The federal government’s cut off for cities with populations of 500,000 people to directly receive federal stimulus money through the CARES Act is unfairly hampering Oakland’s ability to survive during the pandemic, Mayor Libby Schaaf said last week.

With a population of roughly 440,000, Oakland just misses the mark. In fact, the minimum population requirement adversely affects almost every city in the Bay Area. Only San Francisco and San Jose is large enough to qualify for the direct payments.

“That has been a real frustration,” Schaaf said during a conference call on last Wednesday hosted by Assemblymember Rob Bonta, and including the mayors of Alameda and San leandro.

Sacramento with a population of nearly 510,000, received additional federal funding that would nearly erase Oakland’s projected $80 million budget shortfall, Schaaf said.

“This economic interruption is impacting our revenues hugely,” she added. Unlike the federal government, which can run budget deficits year after year, if needed, local governments are required by law to approve balanced budgets every fiscal year. Amid potential massive reductions in local revenues, Schaaf said, “The federal government is the only entity that can bail us out.”

Schaaf registered annoyance with the federal government’s Small Business Administration loan program and the city’s over-present digital divide. “I hardly know a single business that was able to get one of the SBA loans during the first round,” Schaaf said.

While the city and local philanthropy during the covid-19 crisis has ameliorated the lack of internet connectivity and computers for many students in Oakland, the issue remains dire. About 17,000 students in Oakland have no WiFi or computer equipment, Schaaf said, and another 8,000 are “underconnected.”

Wednesday’s telephone town hall became an impromptu forum for the three East Bay mayors to lobby Bonta to push the state to provide further relief to cities.

San Leandro Mayor Pauline Russo Cutter said she expects budget cuts for the coming fiscal year.  “It’s going to be a conversation we will all have,” she said. Cutter asked Bonta to lobby in support of a rate freeze on California Public Employees’ Retirement System (CalPERS) payments. “There’s no way, on top of the other deficits, that we could sustain a rate change,” she said.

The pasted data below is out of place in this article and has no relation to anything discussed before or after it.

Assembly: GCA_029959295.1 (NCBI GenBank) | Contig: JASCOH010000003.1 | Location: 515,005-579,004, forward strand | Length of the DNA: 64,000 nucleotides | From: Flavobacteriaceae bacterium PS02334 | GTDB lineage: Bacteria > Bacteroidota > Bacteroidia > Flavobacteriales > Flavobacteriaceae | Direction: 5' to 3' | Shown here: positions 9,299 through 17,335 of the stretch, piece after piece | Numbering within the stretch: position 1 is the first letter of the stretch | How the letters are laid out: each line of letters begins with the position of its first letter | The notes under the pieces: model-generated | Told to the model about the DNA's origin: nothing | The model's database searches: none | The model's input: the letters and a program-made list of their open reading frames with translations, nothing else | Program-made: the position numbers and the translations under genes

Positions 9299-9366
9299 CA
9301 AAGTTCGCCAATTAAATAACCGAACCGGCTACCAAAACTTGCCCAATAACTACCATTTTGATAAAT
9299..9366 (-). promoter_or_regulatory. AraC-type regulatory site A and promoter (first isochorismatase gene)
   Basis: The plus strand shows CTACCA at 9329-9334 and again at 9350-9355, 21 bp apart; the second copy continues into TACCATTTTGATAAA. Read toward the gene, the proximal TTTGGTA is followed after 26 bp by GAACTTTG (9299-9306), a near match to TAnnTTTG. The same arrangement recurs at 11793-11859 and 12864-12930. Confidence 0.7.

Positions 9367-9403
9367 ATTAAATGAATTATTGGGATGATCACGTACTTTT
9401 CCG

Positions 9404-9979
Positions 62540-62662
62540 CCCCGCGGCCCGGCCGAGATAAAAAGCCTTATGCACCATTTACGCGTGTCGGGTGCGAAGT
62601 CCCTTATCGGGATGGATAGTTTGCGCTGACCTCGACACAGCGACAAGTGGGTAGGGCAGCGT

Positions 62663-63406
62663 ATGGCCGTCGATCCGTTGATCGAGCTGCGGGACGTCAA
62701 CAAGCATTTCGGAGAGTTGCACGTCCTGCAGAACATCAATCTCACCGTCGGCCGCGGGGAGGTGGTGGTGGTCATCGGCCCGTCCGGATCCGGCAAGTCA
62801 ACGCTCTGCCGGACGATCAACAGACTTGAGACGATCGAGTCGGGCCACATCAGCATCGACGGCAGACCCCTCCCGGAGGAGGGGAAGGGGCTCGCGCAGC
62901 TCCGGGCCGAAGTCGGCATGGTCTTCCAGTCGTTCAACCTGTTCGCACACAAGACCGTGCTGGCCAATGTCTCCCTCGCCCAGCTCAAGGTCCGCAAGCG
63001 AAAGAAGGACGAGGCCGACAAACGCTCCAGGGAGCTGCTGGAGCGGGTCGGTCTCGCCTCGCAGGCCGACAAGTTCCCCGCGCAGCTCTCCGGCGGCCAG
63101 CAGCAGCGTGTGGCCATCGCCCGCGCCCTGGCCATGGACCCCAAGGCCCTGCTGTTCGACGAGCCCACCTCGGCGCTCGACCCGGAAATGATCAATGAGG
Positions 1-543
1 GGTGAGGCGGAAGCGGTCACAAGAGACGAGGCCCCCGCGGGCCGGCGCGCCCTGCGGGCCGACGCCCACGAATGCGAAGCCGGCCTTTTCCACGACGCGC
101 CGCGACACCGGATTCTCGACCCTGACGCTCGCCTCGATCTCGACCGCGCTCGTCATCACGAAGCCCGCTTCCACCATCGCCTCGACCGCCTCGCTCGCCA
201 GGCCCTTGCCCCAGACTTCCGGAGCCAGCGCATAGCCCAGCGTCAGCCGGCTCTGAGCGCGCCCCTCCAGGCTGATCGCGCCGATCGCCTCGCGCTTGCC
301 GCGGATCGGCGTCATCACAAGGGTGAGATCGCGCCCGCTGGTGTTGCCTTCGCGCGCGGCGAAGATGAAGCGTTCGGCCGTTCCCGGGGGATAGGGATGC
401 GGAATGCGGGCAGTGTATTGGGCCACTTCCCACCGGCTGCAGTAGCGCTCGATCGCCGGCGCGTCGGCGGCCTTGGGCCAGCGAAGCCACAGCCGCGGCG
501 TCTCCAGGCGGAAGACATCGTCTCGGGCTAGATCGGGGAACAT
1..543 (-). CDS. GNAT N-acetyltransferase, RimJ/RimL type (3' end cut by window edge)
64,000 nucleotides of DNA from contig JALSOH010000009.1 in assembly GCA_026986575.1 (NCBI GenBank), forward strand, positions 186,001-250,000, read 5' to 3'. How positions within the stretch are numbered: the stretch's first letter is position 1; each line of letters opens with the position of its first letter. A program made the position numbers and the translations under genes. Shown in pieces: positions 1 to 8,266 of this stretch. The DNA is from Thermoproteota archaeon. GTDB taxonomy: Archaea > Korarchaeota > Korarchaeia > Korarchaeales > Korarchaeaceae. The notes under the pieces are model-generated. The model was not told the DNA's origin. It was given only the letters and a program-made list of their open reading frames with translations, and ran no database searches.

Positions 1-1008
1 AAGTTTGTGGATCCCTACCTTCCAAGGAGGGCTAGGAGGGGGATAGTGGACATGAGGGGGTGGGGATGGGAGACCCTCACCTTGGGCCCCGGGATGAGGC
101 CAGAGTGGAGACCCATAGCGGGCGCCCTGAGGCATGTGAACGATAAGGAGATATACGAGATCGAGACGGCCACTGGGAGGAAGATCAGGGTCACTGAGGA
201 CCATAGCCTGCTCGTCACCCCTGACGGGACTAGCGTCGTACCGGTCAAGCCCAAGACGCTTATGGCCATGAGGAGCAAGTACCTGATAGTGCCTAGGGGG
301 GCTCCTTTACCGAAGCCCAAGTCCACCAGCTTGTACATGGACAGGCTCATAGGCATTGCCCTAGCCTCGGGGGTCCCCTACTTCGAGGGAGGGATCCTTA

In Alameda, Mayor Marilyn Ezzy Ashcraft fears many local businesses may not be able to make it through the pandemic. She reiterated Schaaf’s concerns about the inability for local businesses to merely apply for federal relief loans. “There’s a high level of frustration about not being able to access these loans. Some have not even been able to get into the system” Ashcraft said.

Like San Leandro, Alameda has a healthy amount of general fund reserves to work with, at least, in the early stages of the recession. Alameda has more than $30 million socked away, while San Leandro has more than $40 million. “But that’s not sustainable over time,” Ashcraft said. “I have grave concerns for our city’s budget going forward.”

Bonta also received a lobbying pitch from Ashcraft on the need for the state to pass a $7 billion stabilization fund for local cities. The plans have been pushed by among others, the League of California Cities, and is proposed to cover the next two fiscal years.

“We haven’t seen the last of the stimulus packages from the federal government,” Bonta told the mayors. “There’s hope that we can fill that gap at the federal level.” The House of Representatives last week is seeking $3 trillion in additional relief that would include $1 trillion for states and cities. Bonta added that the state is looking to offer block grants for local cities.